Once deployed, ShadowPlex provided low-volume high-fidelity alerts: a network probe or connection to a sensor indicates an attack in progress with extremely high confidence. Using ShadowPlex provided another layer of security without requiring significant resources or skills.


The Bigger Truth

Among the numerous challenges that CISOs face are the increasing sophistication of malicious actors, increasing volume and velocity of threats, increasing global cybersecurity skills shortage, and increasing complexity of IT infrastructures. Improving the security of their organization requires CISOs to implement effective solutions that increase the efficiency and productivity of the cybersecurity team.

ESG Lab validated that Acalvio ShadowPlex is quick and easy to implement at scale. With just a few mouse clicks, we were able to deploy hundreds of deception points across numerous network segments. We expended the same effort to deploy one or hundreds of deception points.

ShadowPlex automatically scanned the network and made configuration recommendations. This enabled us to match the deceptions to the characteristics of the network, reducing the possibility that a malicious actor could differentiate between a deception and a production host. The flexibility of the solution, including uploading custom data, enabled us to create even more realistic deception points.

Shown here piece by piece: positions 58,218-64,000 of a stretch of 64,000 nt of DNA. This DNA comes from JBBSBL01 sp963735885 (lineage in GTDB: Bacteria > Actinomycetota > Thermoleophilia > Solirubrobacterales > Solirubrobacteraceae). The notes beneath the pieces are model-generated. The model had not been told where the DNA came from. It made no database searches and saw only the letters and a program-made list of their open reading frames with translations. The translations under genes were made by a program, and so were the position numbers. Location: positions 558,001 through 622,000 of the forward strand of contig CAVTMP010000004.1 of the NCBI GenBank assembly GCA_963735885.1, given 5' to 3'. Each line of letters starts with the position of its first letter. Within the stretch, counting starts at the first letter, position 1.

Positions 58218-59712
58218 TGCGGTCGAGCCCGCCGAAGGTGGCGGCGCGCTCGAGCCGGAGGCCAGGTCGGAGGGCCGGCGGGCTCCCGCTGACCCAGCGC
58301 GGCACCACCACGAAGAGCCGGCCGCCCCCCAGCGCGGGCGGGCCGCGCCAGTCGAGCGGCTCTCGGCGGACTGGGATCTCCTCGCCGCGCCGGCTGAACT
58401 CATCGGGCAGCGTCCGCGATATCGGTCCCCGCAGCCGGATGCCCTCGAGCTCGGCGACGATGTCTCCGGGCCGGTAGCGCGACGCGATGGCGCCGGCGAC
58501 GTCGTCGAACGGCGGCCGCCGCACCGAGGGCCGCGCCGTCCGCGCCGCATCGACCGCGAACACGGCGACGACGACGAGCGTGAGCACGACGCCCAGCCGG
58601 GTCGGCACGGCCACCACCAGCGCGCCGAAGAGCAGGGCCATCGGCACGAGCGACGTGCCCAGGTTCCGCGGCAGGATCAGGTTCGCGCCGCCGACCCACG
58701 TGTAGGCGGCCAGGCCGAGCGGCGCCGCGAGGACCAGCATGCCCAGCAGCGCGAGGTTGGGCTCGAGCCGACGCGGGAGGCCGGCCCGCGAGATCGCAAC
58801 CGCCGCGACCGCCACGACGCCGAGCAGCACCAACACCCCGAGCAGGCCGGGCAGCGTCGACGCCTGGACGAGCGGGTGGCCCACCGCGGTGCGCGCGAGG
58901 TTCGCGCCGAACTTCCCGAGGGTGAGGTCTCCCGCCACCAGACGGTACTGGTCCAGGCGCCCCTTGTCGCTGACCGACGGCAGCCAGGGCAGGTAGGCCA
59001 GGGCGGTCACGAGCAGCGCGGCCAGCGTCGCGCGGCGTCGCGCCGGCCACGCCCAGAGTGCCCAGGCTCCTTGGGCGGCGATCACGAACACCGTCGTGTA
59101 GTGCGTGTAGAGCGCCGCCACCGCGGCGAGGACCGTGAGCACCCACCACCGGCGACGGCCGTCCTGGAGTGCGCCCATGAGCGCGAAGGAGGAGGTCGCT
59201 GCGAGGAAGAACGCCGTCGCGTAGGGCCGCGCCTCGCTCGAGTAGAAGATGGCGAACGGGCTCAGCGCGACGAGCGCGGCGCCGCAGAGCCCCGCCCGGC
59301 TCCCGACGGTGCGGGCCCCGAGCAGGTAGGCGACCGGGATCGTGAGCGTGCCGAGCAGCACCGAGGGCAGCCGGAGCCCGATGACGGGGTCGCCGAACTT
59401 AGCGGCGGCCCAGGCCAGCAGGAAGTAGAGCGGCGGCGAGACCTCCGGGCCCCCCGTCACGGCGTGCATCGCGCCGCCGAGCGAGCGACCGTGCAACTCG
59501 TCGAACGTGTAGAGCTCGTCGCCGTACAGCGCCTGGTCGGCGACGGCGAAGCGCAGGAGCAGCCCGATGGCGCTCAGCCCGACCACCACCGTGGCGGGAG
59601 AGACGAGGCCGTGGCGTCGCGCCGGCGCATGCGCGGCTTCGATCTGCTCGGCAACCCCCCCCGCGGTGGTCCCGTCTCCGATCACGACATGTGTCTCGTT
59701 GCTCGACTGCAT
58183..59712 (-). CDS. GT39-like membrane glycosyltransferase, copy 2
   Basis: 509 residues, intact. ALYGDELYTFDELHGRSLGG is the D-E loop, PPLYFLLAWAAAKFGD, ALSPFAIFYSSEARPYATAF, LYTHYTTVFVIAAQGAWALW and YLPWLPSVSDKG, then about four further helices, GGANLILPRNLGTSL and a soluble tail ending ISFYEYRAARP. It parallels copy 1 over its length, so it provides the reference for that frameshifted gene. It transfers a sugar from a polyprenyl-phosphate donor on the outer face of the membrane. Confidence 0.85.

ShadowPlex proved to be a low-volume high-fidelity breach detection system—any probe or network connection to a deception point indicates with high probability that an attacker has breached the environment and is actively expanding throughout the network. With little effort, users can manage these incidents using the ShadowPlex console, or ShadowPlex sensor data can be integrated with SOAPA, SIEM, and other security management systems, enabling cross-correlation and analysis of breach points, attacker behavior, and system and network vulnerabilities.

Organizations seeking to enhance their security posture with a highly efficient, easy-to-deploy breach detection system should take a close look at Acalvio ShadowPlex autonomous deception.



1. Source: ESG Master Survey Results, 2018 IT Spending Intentions Survey, December 2017.
2. ibid.
3. ibid.
Topics: Cybersecurity